The Achaia Clauss Winery is one of the most well-known attractions in Achaia region situated upon a verdant hill about eight kilometers from the city of Patras. The Achaia Clauss Winery was founded in the 19th century by Gustav Clauss of Bavaria, Germany, who was charmed by the natural beauty of the region when he came to Patras to work for a German trading company. Gustav became fascinated by the vineyards around Patras and by the great wines they produced. He soon bought a small vineyard . The success of his wine among his friends motivated Herr Claus to set up a large-scale winery. The Achaia Clauss Company was founded in 1861 and began commercial production of various types of wines, including the famous Mavrodaphne of Patras, which soon achieved great success in the Greek and the international markets, especially in Europe. In 1908, after the death of Gustav Clauss, the company was auctioned by the Greek government. Although many decades have passed and the owners have changed, the Achaia Clauss Winery maintains its traditional method for producing wine. The Achaia Clauss Winery is a very popular tourist destination at present, attracting around 200,000 visitors annually. Visitors are charmed by the breathtaking view of the landscape where the winery is situated. Also of great interest are the 19th century stone buildings and the huge wine barrels carved from oak, especially the one containing the century-old Mavrodaphne wine.
The Roman Odeum is located on the west side of Patra. It was built before the Odeum of Athens. In front of the Odeum stands the statue of Apollo. The Odeum of Patra was severely destroyed by successive invasions, wars, and earthquakes. It was almost buried under the remains of other buildings and ground. It was in 1889 when the Odeum was found by accident while some workers were digging up the ground for the construction of the port. The restoration of the Odeum continued till 1956 when it regained its original shape. Along with its restoration process, the nearby areas were declared as archaeological sites. Today, the Roman Odeum is used for concerts, theatrical performances, and as the main site for Patras International Festival held every summer. The Odeum has a seating capacity of 2,300 people with all the standard facilities of a theatre such as hollow, orchestra, proscenium, scene and wings.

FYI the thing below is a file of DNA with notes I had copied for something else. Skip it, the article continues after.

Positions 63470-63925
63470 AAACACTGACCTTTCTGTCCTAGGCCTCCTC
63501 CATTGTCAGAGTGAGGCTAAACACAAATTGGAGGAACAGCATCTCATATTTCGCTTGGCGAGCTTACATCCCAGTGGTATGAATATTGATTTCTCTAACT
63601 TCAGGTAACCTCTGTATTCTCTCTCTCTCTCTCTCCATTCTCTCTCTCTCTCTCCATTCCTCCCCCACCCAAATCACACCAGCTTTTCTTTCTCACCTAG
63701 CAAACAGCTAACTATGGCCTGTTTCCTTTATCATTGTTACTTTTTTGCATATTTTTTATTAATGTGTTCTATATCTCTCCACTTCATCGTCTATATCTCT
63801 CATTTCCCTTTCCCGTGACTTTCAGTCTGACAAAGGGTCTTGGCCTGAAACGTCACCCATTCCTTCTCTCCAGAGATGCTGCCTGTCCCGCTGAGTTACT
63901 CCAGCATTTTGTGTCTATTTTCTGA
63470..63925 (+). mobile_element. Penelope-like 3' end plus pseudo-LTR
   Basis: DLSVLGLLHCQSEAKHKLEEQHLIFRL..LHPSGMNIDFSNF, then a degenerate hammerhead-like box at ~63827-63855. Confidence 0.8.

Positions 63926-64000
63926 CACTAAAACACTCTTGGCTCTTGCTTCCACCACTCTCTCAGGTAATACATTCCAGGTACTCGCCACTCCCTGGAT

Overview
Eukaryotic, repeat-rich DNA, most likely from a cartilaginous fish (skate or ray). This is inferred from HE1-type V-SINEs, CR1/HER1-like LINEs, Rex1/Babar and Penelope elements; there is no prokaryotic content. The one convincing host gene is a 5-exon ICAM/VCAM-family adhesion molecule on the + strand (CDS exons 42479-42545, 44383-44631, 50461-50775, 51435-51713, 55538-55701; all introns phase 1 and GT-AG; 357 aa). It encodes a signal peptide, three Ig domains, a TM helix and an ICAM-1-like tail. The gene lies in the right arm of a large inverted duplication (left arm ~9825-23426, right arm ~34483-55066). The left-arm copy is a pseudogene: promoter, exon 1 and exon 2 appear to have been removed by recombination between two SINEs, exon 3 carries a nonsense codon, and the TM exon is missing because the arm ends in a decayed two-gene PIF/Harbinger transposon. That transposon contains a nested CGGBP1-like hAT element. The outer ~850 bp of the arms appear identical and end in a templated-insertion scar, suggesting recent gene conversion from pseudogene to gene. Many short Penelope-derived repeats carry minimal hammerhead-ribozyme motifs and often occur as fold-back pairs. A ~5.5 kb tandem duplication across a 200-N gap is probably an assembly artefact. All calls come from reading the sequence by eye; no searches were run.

In case you didn’t know, Patras is famous around Greece and beyond for its Carnival, which is one of the largest in Europe. The Carnival festivities start on January 17 and includes parades, balls, games, and activities for children. The peak of the celebrations happens during the last weekend of the Carnival, when the entire city and thousands of visitors get together for the huge parade with floats and groups and the ritual burning of the carnival king. This 150-year-old tradition is sure to endure for many more years.
The Archaeological Museum of Patras was recently inaugurated and it is the second biggest museum in Greece. Although the plans for its construction started in the late 1980s due to Melina Merkouri’s vision, the museum actually opened in July 2009. Built on a plot of 28,000 sq.m., the Archaeological Museum of Patra has an interior space of 8,000 sq.m. and a wonderful yard with pool. The dome is metallic and a cultural park will be created next to the museum in the following years. Divided into four sections, three for permanent collections and one for temporary exhibitions, the exhibits focus on private and public life from prehistoric times to the Byzantine period. You can even see reconstruction of houses, as well as even a necropolis, showcasing the burial architecture.
The beach promenade is a favourite neighbourhood for the residents and tourists of Patra. This is a lovely area close to the port that mainly concentrates around a small marina for fishing boats and yachts. Lovely cafeterias, restaurants and parks dot this promenade that gets very popular all year round. In the summer, musical concerts and theatre performances are organized there in a small open theatre (theatraki=small theatre).
Patras Lighthouse is the symbol of the city of Patras. It is situated on the seafront, opposite of the temple of Saint Andrew. The first, wooden, lighthouse of Patras was built in the dock of Agios Nikolaos in 1858 and was destroyed by storm in 1865. The old stone lighthouse was built in its place in 1878. It covered a surface of 4-5 square meters, while its height was 17 meters. It was demolished in 1972 during the port's modernization. In 1999 the coastal zone council decided to rebuild the lighthouse in a southern location near Saint Andrew's cathedral. The reconstructed Patras lighthouse does not have a maritime usage but is one of the city's symbols and main sights. In the ground level there is a cafe – bar - restaurant, while in the surrounding area there is a seaside park, as well as free parking space.
The Mycenaean cemetery of Voundeni, along with the Mycenaean settlement at Bortzi, form the Mycenaean park of Patras, located near the settlement of Voundeni in Achaia. The archaeological site of a total area of 180 acres is located at an altitude of 220 meters, 7 kilometers north-east of Patras, and has been transformed into a visiting park. It includes 78 carved chamber tombs with and the ruins of a prehistoric settlement, possibly identified to the ancient Messatida town. The first archaeological excavations began in 1923 by Nikolaos Kyparissis. Many of the findings that came to light have been transported and exhibited at the nearby archaeological museum of Patras.